To answer this, I asked our high school stats teacher, Mr. Martinson, to provide some examples as to what makes a valid question. In his course work, students are instructed to always collect valid data and analyze it. He sheds some light on specific examples that could be included on a survey.
- Questions should be neutral, meaning they don't encourage a particular response.
Neutral: How does today's lesson compare to yesterday"s?
Leading: Didn't you like today's lesson better than yesterday"s?
Neutral: How does the use of technology affect your learning?
Leading: Many students feel technology helps them engage in their learning. How do you feel about technology?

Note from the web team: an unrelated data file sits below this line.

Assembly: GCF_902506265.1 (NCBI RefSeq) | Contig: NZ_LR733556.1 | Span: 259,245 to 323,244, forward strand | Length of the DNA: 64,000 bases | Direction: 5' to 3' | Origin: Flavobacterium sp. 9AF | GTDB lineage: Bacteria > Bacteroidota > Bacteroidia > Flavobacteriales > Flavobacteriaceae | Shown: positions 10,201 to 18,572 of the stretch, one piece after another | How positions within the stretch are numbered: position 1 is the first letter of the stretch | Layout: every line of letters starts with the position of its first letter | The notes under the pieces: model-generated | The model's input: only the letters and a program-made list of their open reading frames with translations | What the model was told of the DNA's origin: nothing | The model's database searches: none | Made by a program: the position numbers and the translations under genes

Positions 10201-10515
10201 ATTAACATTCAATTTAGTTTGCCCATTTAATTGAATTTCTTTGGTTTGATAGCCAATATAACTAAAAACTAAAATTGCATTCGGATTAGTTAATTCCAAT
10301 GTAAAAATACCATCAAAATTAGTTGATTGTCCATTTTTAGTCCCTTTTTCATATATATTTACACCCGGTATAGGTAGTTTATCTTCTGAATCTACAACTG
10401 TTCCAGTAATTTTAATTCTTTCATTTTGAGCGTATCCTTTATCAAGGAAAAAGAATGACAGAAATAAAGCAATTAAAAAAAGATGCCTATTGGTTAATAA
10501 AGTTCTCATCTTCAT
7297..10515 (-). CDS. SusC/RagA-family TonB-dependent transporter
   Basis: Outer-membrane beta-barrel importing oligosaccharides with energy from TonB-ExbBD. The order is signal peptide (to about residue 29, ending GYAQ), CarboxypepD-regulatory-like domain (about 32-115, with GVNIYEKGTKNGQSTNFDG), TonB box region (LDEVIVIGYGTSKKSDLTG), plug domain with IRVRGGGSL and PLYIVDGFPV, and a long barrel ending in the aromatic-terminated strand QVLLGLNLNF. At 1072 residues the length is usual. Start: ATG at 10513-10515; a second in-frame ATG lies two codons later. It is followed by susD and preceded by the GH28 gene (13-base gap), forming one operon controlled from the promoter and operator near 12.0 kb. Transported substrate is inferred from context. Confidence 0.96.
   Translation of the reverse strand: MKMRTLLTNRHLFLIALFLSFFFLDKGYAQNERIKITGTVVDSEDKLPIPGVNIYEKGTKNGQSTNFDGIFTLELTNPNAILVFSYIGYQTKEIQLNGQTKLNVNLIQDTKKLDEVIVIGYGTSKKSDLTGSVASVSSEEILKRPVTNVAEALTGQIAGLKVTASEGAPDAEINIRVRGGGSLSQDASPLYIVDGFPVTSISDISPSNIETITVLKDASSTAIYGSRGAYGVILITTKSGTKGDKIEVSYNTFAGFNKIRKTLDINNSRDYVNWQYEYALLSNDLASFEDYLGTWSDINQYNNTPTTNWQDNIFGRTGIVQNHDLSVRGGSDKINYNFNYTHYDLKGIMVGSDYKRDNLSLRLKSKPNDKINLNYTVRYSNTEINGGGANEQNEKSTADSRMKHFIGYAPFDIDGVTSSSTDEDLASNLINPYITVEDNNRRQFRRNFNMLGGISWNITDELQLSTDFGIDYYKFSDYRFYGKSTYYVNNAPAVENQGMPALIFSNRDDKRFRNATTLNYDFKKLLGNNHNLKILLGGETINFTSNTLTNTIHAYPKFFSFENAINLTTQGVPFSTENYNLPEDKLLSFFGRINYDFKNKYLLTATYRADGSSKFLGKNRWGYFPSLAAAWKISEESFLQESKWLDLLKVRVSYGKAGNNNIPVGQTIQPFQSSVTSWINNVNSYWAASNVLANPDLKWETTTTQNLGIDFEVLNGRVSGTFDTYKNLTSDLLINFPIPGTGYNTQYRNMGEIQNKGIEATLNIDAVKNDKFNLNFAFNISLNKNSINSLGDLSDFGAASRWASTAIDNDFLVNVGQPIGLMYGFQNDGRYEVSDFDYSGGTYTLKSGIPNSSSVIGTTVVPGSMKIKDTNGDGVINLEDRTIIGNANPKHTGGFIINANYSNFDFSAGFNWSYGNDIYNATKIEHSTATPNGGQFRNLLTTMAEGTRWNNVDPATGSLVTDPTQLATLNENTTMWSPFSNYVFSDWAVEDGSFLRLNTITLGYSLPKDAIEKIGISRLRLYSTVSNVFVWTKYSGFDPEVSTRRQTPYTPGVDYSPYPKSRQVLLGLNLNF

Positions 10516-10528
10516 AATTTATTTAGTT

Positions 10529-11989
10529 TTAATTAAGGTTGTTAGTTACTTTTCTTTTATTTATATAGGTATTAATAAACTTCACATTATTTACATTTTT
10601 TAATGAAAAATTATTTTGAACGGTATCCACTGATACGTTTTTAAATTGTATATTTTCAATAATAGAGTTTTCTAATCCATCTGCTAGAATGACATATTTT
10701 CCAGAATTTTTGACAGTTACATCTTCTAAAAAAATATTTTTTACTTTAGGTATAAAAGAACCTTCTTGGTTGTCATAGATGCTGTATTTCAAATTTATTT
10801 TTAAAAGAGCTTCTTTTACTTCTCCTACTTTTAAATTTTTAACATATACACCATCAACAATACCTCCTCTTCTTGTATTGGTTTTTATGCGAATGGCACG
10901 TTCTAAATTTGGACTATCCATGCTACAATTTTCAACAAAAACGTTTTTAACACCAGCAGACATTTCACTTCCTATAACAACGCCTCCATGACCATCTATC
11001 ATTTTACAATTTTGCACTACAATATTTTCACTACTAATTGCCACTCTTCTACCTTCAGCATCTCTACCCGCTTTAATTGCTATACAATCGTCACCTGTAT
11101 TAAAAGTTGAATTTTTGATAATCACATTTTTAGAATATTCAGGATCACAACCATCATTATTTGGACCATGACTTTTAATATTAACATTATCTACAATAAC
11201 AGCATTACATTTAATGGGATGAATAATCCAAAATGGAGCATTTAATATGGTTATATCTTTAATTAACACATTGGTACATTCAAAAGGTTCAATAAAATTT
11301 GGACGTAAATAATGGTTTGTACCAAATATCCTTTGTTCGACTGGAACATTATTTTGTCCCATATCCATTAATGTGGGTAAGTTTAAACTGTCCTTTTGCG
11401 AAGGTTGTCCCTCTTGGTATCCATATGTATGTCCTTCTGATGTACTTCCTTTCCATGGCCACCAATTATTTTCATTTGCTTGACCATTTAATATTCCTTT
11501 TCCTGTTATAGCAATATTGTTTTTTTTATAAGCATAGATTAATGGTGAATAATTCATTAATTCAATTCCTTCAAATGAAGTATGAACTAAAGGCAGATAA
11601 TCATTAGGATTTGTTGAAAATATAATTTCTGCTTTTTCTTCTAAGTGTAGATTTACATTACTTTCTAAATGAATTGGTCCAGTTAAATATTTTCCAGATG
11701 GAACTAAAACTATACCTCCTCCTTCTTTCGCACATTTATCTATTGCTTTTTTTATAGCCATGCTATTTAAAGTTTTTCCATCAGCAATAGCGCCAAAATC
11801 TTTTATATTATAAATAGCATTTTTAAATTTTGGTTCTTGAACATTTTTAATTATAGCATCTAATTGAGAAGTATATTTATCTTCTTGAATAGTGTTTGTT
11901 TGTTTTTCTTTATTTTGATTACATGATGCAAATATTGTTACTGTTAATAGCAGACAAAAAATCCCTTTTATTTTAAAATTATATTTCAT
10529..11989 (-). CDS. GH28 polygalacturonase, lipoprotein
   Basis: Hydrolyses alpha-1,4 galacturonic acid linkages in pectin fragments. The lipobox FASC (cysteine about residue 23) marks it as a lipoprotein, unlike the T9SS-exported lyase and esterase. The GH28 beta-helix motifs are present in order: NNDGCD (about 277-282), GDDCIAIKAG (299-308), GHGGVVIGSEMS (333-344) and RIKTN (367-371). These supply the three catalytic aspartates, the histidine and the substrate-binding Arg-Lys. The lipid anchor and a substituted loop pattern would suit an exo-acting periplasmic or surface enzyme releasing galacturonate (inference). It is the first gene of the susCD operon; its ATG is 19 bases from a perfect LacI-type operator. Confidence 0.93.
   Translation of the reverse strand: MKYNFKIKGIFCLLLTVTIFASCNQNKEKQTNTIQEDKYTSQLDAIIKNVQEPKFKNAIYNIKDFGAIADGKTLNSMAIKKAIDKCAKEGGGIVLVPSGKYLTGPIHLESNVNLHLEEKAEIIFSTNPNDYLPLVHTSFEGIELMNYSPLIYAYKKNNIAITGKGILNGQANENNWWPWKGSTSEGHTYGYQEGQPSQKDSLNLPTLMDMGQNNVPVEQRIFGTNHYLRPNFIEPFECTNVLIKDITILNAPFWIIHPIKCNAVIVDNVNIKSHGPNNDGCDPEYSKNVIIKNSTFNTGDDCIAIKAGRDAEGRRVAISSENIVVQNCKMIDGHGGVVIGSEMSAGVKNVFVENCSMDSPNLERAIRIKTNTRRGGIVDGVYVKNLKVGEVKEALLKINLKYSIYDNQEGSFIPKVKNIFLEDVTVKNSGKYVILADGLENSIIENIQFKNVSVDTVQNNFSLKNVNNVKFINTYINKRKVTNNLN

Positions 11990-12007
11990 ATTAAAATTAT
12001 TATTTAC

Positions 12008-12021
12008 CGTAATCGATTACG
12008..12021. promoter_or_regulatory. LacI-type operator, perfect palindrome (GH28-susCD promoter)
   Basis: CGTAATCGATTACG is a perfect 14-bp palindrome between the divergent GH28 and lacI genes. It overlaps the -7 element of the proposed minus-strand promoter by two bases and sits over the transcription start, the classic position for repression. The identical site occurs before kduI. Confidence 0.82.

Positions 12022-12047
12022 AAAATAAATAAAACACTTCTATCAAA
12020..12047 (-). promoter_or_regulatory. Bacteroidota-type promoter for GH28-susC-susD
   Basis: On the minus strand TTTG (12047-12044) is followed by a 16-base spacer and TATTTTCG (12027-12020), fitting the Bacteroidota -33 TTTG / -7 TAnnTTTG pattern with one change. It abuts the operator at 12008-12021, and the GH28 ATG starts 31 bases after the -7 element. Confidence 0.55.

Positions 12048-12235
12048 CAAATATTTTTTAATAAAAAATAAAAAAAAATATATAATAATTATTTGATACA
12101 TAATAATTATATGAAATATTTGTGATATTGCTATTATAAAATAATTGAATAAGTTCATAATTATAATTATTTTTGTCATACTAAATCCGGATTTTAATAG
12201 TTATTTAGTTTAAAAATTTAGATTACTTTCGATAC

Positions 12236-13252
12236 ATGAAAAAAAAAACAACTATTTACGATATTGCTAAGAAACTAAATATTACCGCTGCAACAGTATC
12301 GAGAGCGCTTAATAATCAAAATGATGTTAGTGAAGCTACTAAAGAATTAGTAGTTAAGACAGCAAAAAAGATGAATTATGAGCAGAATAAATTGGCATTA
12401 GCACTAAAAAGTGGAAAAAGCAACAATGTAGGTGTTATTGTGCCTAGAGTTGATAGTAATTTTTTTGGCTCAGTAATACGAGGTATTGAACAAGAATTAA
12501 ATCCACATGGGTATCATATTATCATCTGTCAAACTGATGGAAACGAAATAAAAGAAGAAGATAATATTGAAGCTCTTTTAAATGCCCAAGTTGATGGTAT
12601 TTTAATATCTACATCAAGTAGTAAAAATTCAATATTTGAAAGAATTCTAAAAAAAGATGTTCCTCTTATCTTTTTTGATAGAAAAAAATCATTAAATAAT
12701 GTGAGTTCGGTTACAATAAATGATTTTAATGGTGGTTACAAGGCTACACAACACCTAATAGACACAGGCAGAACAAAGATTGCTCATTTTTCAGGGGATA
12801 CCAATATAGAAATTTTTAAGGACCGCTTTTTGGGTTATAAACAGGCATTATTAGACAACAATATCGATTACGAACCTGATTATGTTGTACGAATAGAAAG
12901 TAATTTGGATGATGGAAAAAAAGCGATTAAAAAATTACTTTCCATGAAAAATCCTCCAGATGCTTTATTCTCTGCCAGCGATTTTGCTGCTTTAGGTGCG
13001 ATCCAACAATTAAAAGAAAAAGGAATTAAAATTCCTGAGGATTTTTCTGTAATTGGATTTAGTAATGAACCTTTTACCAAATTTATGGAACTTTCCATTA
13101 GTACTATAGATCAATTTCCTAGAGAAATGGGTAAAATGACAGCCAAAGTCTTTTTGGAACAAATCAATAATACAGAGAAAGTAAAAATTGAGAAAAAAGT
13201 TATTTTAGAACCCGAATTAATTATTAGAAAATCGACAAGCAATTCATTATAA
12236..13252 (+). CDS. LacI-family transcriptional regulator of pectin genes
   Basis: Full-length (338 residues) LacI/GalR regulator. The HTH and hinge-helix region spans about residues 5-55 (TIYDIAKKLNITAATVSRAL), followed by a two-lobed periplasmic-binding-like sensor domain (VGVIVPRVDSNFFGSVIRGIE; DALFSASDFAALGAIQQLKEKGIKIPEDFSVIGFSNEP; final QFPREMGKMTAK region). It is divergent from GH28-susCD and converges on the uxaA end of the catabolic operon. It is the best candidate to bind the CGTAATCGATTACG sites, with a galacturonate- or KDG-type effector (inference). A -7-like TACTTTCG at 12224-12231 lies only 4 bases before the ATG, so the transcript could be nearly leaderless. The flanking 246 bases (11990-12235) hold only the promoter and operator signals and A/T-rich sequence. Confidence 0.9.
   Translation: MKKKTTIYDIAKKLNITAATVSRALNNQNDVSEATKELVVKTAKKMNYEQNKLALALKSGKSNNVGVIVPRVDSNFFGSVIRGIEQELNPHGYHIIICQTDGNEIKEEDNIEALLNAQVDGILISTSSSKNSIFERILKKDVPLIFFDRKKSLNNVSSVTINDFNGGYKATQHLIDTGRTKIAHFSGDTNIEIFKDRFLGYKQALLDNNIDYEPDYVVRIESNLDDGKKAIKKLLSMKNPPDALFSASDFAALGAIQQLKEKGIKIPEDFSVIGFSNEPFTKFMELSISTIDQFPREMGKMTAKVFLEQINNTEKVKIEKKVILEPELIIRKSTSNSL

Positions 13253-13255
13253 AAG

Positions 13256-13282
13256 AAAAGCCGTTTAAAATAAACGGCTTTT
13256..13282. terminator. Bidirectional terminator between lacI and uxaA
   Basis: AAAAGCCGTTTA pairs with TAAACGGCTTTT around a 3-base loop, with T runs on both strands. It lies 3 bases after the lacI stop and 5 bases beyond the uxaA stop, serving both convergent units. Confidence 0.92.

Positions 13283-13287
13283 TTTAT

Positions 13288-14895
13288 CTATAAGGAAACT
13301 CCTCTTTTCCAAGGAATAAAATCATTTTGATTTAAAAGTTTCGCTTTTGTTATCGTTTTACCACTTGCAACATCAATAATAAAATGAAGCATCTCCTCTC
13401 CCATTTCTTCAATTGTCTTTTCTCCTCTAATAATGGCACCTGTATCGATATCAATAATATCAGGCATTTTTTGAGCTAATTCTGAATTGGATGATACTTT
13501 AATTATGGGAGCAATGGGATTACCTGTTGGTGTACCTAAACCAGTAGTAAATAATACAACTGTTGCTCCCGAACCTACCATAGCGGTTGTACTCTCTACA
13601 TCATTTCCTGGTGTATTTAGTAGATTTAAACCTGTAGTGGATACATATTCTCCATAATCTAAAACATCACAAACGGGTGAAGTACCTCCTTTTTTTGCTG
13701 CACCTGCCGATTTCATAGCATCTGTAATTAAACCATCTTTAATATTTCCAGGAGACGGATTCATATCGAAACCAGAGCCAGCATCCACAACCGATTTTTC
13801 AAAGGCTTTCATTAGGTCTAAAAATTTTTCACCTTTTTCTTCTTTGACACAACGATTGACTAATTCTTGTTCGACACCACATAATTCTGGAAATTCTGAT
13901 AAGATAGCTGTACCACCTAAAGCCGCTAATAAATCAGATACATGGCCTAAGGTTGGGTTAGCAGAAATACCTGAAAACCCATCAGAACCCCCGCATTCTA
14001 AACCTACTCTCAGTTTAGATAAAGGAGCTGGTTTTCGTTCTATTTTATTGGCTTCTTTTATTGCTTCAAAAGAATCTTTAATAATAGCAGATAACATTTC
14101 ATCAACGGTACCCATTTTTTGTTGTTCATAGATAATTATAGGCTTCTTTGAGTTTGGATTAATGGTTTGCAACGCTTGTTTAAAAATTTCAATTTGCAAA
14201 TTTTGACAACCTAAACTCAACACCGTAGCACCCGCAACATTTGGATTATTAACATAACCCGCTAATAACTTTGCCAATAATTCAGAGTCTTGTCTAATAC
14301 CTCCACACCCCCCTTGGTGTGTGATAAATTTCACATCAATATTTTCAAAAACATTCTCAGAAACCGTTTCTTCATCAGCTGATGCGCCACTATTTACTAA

- Avoid terms all students may not understand.
example: use the terms tests, quizzes, instead of formal assessment.
- Questions should have as many good options as bad options.
example: strongly disagree,disagree,agree, strongly agree
- People will often pick the middle if given an odd number of option (if providing an even number of options you can avoid this)
- Make sure every possible response has a place and that options are
mutually exclusive (response should fall in one category, not more than one)